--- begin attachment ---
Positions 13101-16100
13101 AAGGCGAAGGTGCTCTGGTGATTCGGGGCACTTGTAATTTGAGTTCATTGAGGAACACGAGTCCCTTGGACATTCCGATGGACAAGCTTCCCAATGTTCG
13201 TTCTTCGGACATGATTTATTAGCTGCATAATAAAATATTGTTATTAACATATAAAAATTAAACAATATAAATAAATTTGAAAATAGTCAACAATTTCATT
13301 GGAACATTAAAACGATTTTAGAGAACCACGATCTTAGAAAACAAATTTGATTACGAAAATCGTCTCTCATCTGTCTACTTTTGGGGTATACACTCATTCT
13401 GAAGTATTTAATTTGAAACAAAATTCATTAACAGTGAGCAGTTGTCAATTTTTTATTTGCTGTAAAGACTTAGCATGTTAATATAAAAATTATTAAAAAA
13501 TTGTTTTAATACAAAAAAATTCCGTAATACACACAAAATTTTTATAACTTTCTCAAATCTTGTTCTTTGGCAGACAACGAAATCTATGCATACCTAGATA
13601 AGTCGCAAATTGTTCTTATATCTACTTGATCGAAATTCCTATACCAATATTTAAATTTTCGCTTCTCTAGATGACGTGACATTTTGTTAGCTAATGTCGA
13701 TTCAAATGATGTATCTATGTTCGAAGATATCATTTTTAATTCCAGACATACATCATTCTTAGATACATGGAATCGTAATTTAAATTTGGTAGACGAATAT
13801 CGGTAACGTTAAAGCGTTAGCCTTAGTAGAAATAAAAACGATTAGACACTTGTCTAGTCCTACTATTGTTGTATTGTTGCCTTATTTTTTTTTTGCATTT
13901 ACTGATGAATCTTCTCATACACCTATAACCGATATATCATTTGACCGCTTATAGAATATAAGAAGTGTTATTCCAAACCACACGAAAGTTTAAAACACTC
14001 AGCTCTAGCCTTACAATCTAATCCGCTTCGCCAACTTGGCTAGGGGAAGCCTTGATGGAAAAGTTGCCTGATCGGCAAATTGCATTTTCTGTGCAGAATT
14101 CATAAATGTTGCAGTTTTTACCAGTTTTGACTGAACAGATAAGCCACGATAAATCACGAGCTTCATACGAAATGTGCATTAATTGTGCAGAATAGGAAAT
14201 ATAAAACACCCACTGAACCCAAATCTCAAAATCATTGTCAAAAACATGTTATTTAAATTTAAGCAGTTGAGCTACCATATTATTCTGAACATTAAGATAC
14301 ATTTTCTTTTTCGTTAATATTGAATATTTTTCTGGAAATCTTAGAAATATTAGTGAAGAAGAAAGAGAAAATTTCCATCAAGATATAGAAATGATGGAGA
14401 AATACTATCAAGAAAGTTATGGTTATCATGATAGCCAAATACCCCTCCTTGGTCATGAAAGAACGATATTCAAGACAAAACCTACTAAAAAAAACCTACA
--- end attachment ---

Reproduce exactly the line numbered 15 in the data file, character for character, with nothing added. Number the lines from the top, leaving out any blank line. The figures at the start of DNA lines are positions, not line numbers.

14401 AATACTATCAAGAAAGTTATGGTTATCATGATAGCCAAATACCCCTCCTTGGTCATGAAAGAACGATATTCAAGACAAAACCTACTAAAAAAAACCTACA